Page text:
5. The Tour moves from Hawaii to the continental U.S. this week for the Humana Challenge in Palm Springs. We all know that the PGA Tour season now officially starts in October, but what is the unofficial, real-world start of the PGA Tour season.
VAN SICKLE: The obvious answer for people who don't actually like golf that much but do care about Tiger (hey, that's a majority of the media!) is Torrey Pines, where Tiger will open his season. I'd say this week at the Hawaiian Open. Second choice, the Pebble Beach Pro-Am.
GODICH: It has to be the Honda. The Tour heads east, and the buzz officially begins about the Masters.
LYNCH: Whenever Tiger shows up to play.
PASSOV: The Sony (fka Hawaiian) Open has been an early-season, full-field staple since I was a kid, so I could argue for that. Realistically, though, it's the Farmers (fka Andy Williams San Diego Open) at Torrey Pines, the first tournament of the year where Tiger and Phil are in the same field.
RITTER: I think Torrey kicks the season off -- great field, sweet course, fun event -- but the Florida swing kicks it "in," because that's when everything begins building toward the Masters.
SENS: If you go by fan interest, it's when Tiger first tees it up at Torrey. But to me it started a few weeks ago, when I heard that syrupy Masters theme song seeping from my TV.
BAMBERGER: Same as forever: the Masters. The PGA Tour marketing department can't fool all the people all of the time. In mid-April, the flowers come up, screen windows come down, the clubs come out and we watch the Masters. Everything before that is foreplay.
6. Our own Travelin' Joe Passov has just named his Top 10 Wish List Courses. What course is No. 1 on your wish list? (Fill in your own Top 100 Courses Pegboard on Golf.com and share it with your friends on Facebook.)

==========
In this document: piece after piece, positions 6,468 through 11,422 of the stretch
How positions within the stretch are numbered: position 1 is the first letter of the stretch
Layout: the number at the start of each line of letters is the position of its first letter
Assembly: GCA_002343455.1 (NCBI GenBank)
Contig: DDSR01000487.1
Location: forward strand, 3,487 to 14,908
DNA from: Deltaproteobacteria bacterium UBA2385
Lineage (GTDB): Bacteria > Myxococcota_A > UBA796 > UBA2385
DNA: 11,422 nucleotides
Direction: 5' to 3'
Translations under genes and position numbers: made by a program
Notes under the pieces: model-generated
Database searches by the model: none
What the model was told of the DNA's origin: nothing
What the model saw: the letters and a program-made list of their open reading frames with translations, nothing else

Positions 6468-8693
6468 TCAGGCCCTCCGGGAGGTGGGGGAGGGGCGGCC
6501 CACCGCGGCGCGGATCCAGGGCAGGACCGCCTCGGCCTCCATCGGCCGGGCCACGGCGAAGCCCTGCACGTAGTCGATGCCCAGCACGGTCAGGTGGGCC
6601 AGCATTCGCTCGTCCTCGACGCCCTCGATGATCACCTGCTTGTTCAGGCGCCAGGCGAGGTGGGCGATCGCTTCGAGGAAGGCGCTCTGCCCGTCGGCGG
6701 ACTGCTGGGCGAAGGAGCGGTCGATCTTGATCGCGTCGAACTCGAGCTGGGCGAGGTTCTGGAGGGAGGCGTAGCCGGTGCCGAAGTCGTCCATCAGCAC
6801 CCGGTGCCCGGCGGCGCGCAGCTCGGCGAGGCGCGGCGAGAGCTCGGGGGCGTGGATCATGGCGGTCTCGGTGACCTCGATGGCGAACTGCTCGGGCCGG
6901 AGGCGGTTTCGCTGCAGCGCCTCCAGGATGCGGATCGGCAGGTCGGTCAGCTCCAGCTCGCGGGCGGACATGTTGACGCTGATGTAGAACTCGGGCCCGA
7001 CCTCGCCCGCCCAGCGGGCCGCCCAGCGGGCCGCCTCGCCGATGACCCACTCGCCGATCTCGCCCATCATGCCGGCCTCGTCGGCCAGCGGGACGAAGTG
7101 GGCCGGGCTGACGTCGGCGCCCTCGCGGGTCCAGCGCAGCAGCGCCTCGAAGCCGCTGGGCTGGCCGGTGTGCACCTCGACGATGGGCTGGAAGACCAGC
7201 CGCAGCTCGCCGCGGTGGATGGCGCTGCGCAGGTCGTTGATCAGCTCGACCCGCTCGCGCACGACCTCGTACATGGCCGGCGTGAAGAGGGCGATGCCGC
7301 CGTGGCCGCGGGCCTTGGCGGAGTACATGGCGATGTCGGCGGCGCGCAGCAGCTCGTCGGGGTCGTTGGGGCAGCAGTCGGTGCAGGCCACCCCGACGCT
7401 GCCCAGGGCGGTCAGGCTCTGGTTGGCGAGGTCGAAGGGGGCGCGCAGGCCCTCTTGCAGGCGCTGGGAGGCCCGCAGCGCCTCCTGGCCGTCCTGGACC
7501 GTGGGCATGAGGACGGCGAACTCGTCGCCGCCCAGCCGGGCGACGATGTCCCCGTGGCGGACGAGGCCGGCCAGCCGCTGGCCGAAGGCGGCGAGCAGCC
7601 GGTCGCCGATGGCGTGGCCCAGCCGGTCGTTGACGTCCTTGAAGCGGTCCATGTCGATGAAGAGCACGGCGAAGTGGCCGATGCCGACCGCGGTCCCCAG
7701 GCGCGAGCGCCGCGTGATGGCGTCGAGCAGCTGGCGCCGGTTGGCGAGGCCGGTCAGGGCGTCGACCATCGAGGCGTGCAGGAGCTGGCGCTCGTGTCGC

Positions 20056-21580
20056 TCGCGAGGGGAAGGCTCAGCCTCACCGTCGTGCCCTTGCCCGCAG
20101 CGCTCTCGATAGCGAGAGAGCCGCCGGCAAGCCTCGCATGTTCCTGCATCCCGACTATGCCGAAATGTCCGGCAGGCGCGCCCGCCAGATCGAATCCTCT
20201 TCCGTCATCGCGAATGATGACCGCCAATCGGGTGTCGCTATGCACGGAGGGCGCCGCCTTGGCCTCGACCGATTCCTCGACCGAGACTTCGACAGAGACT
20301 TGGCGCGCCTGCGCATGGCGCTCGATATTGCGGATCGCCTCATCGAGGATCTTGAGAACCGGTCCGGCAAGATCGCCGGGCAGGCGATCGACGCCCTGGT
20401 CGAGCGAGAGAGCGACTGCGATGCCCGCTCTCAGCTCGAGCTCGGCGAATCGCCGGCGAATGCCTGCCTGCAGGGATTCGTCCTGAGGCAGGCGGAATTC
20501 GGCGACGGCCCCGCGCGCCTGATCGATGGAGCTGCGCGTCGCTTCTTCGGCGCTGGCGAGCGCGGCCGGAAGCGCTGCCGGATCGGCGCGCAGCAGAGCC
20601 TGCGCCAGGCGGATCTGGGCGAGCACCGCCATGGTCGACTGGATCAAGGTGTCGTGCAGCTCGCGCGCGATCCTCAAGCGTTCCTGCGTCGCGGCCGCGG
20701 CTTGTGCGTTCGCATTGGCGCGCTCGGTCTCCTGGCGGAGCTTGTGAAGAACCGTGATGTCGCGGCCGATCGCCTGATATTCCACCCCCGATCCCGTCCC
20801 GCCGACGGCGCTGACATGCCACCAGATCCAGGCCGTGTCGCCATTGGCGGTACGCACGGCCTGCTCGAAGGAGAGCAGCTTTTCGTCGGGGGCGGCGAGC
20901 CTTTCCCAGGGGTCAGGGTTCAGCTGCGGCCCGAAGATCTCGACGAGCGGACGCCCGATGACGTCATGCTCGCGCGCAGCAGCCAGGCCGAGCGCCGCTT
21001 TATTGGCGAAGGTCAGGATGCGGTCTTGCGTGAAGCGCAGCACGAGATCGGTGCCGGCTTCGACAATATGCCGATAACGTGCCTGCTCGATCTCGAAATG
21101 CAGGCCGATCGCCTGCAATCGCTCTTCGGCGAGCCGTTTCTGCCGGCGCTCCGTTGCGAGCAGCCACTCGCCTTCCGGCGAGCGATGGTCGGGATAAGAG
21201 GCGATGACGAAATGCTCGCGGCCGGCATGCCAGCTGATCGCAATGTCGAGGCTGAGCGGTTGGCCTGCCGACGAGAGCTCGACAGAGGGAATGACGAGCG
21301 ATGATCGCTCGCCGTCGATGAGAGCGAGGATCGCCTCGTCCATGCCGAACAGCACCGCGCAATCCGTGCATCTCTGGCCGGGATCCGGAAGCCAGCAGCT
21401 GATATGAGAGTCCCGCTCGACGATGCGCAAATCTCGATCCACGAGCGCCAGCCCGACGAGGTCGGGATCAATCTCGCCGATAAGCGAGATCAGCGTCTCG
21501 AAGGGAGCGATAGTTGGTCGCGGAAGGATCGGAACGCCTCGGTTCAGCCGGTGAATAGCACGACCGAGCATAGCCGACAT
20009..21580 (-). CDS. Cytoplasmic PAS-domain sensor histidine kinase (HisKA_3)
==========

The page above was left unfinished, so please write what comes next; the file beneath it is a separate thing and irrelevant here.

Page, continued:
PASSOV: I said it three years ago and I'll say it again: Casa de Campo's Teeth of the Dog tops my list. Admittedly, I've played some pretty decent tracks in my travels, but this is Pete Dye's favorite of all of his designs -- and all of those holes that are practically sunk into the Caribbean Sea look really enticing.
BAMBERGER: I look forward to playing the Cabot courses in Canada, but the No. 1 course on my wish list is the one I am designing now. It's on an oceanfront, windswept parcel on a remote island with a friendly native population and the tightest Zoysia-grass fairways you've ever seen. No rough, unraked traps, no tee markers, no cart paths, fast greens, fast play, open-air clubhouse. When the course is ready I will raise a flag.
LYNCH: National Golf Links. Then Oakmont. Then the West course at Royal Melbourne. I strolled around that beautiful property with Tom Doak 10 years ago, but we didn't have time to play it. I've never been so miserable leaving a golf course. Well, I have, but not for the same reasons.
GODICH: Augusta National. I don't think this requires any explanation.
VAN SICKLE: Merion was No. 1 on my list but I played it last year and it was every bit as good as advertised. Now I've got a tie between every course at the Bandon Dunes resort and Ben Crenshaw's Sand Hills. National Golf Links right up there, too.
SENS: Bethpage Black. Every time I try to book a last-minute tee time, a computerized voice tells me to fuhgeddaboutit.
Congrats to Jimmy Walker, whose thrilling Sony Open win came too late for our roundtable. The Tour Confidential roundtable continues Monday on our new weekly show hosted by Jessica Marksbury. Tweet her your questions @Jess_Marksbury.